1 My brothers and sisters, believers in our glorious Lord Jesus Christ must not show favoritism. 2 Suppose a man comes into your meeting wearing a gold ring and fine clothes, and a poor man in filthy old clothes also comes in. 3 If you show special attention to the man wearing fine clothes and say, “Here’s a good seat for you,” but say to the poor man, “You stand there” or “Sit on the floor by my feet,” 4 have you not discriminated among yourselves and become judges with evil thoughts? ~ James 2:1-4
Our study of the book of James, so far, has shown us that we grow in our faith in the Lord Jesus Christ by learning to be dependent upon God as we encounter trials and temptations. It was in our last study of James that we learned that one of the greatest demonstrations of our faith in the God of the Bible is seen in how we treat the helpless.
Today, we transition into James 2. As we make this transition, it becomes evident that, like us, the early church struggled with favoritism. Having become Christians, these young believers had to learn that God shows no partiality to anyone, and neither should the believer in Christ.
In v.1 of today's text we read, "My brothers and sisters, believers in our glorious Lord Jesus Christ must not show favoritism."
The order this verse was originally written in the Greek is very interesting. The original reads this way: "My brothers and sisters must not show favoritism."
In the English the last phrase in this verse comes at the end of the verse, yet, in the Greek it comes at the beginning. James put it at the beginning because he meant it to be emphatic. It means the believer in Christ must not show partiality to anyone, especially toward those who can give us something in return.
This word "favoritism" means to lift up the face of someone or to elevate them. The idea is to judge someone by the face or to exalt them strictly on a superficial level. The lesson is we must not evaluate others by what they look like, or their clothes, or where they live, or what they drive, or their socio-economics. It is built into our fallenness to differentiate and divide. And so, this emphatic phrase at the beginning is a warning against preferential treatment based on race or wealth or dress or rank or social status.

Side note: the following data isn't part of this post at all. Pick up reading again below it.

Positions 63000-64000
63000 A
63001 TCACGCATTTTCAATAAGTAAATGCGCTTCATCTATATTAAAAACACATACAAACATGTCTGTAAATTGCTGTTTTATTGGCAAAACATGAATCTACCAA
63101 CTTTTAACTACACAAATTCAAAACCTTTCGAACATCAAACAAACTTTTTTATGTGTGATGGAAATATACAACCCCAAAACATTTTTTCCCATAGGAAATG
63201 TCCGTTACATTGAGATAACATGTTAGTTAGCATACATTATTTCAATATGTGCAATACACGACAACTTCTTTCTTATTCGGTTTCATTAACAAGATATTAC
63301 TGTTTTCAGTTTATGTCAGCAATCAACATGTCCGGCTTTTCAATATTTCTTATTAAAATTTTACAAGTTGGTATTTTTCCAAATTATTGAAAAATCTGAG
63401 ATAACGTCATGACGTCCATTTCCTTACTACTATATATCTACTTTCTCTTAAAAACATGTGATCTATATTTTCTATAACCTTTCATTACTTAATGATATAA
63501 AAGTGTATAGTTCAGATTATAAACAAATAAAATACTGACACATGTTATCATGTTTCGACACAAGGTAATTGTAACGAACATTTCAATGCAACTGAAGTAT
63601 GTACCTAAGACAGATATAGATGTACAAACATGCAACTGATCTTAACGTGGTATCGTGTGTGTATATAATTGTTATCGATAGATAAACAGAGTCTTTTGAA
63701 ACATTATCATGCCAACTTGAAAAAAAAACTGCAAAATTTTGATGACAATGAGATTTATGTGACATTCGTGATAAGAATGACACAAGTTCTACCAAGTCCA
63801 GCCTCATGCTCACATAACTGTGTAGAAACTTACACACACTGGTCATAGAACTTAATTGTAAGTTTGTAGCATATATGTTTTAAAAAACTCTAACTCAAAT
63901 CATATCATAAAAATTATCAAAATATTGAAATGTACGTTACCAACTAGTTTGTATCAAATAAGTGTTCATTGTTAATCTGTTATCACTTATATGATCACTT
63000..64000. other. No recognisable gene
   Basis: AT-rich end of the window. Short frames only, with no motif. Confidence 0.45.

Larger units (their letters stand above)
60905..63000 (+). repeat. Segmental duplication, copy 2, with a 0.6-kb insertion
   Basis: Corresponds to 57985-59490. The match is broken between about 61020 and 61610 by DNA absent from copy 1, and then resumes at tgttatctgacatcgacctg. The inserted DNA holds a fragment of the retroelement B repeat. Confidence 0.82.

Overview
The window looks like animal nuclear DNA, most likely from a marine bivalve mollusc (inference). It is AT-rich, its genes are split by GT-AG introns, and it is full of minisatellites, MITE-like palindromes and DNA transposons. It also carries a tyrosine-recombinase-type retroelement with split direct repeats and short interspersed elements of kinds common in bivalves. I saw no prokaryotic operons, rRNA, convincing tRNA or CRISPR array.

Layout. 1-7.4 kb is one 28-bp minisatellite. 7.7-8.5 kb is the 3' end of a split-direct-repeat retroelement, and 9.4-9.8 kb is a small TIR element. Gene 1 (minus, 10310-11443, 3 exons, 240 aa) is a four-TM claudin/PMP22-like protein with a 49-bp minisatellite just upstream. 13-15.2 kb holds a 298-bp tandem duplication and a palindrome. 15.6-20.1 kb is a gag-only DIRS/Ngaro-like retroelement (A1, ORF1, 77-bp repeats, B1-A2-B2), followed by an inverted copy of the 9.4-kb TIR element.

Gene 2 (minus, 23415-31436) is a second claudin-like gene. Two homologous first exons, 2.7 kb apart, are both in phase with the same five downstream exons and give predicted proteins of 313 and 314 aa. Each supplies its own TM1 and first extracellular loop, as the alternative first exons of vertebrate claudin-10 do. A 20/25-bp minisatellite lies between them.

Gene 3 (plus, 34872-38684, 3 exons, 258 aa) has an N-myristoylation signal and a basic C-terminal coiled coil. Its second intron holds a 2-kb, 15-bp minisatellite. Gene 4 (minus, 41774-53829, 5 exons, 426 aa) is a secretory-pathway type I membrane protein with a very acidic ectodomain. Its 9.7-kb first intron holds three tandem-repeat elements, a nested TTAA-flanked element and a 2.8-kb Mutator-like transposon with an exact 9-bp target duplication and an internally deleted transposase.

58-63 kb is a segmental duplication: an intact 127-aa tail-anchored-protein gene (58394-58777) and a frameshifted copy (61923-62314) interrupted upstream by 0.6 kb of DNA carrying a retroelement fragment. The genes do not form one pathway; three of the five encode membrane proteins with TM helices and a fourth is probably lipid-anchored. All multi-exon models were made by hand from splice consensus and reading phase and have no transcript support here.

Now, being partial toward someone regarding their socio-economics is in total conflict with what our faith teaches. If we are children of God, we ought to act like God, and He is impartial and we should be impartial. God does not tell us to give honor to someone based on their worldly wealth, nor does He want us to treat the poor with disdain, forcing them sit at our feet.
In v.2 of today's text we read, "Suppose a man comes into your meeting wearing a gold ring and fine clothes, and a poor man in filthy old clothes also comes in."
Here in v.2, James uses a third-class conditional sentence to get his point across to us. The situation James presents included two visitors who potentially come to our meeting, one is wealthy and the other is not. He is saying that when we make judgment of others just by the way they look, this is wrong. We are all equal because God has created all humans in His image. Our intrinsic value comes from the fact that God created us equal.
In v.3-4 of our text today we read, "3 If you show special attention to the man wearing fine clothes and say, “Here’s a good seat for you,” but say to the poor man, “You stand there” or “Sit on the floor by my feet,” 4 have you not discriminated among yourselves and become judges with evil thoughts?"
To "show special attention" is to look upon this man with favor, rendering to him special treatment. Although, it is not wrong to give the rich guy a good seat, it is wrong if it is at the expense of the poor guy. We show partiality towards others because it is built into our fallenness to do so. We, naturally, extend favor to those who look nice, smell nice, and are obviously wealthy. And, we show contempt towards those who do not look nice, who do not smell nice, and who are obviously not wealthy.
In v.4 James asks, "have you not discriminated among yourselves and become judges with evil thoughts?"
Making distinctions among ourselves creates division. When we do this, we are guilty of evil discrimination. When we do this we are being defined by evil. When we make these distinctions, we are not being led by the Spirit of God. So, the issue of such behavior is that it’s not God-like, and it gives evil an opportunity to advance the kingdom of the enemy. This is not the wisdom of God which is what we need in the midst of our trials and temptations.
The word "evil" means vicious. In this case, we are being motivated to cater to the rich and the prominent and we are being motivated to shun and slight the poor and the common. This is anti-God behavior. This is "the flesh" at its finest. And, this has no place among the people of God.